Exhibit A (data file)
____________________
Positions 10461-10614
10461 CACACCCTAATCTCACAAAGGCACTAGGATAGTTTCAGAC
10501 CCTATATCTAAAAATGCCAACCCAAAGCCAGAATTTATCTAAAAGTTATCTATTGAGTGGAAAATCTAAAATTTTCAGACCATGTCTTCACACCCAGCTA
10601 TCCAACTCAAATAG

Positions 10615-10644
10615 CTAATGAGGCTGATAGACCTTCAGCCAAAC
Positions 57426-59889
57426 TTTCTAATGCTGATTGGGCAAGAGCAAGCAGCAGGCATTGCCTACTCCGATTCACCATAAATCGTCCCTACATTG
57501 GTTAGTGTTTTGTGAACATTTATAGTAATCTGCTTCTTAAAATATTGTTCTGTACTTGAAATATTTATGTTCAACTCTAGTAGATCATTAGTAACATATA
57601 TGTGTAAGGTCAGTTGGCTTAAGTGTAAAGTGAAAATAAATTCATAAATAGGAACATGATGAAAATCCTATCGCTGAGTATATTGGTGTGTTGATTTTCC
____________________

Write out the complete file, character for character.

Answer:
Positions 10461-10614
10461 CACACCCTAATCTCACAAAGGCACTAGGATAGTTTCAGAC
10501 CCTATATCTAAAAATGCCAACCCAAAGCCAGAATTTATCTAAAAGTTATCTATTGAGTGGAAAATCTAAAATTTTCAGACCATGTCTTCACACCCAGCTA
10601 TCCAACTCAAATAG

Positions 10615-10644
10615 CTAATGAGGCTGATAGACCTTCAGCCAAAC
Positions 57426-59889
57426 TTTCTAATGCTGATTGGGCAAGAGCAAGCAGCAGGCATTGCCTACTCCGATTCACCATAAATCGTCCCTACATTG
57501 GTTAGTGTTTTGTGAACATTTATAGTAATCTGCTTCTTAAAATATTGTTCTGTACTTGAAATATTTATGTTCAACTCTAGTAGATCATTAGTAACATATA
57601 TGTGTAAGGTCAGTTGGCTTAAGTGTAAAGTGAAAATAAATTCATAAATAGGAACATGATGAAAATCCTATCGCTGAGTATATTGGTGTGTTGATTTTCC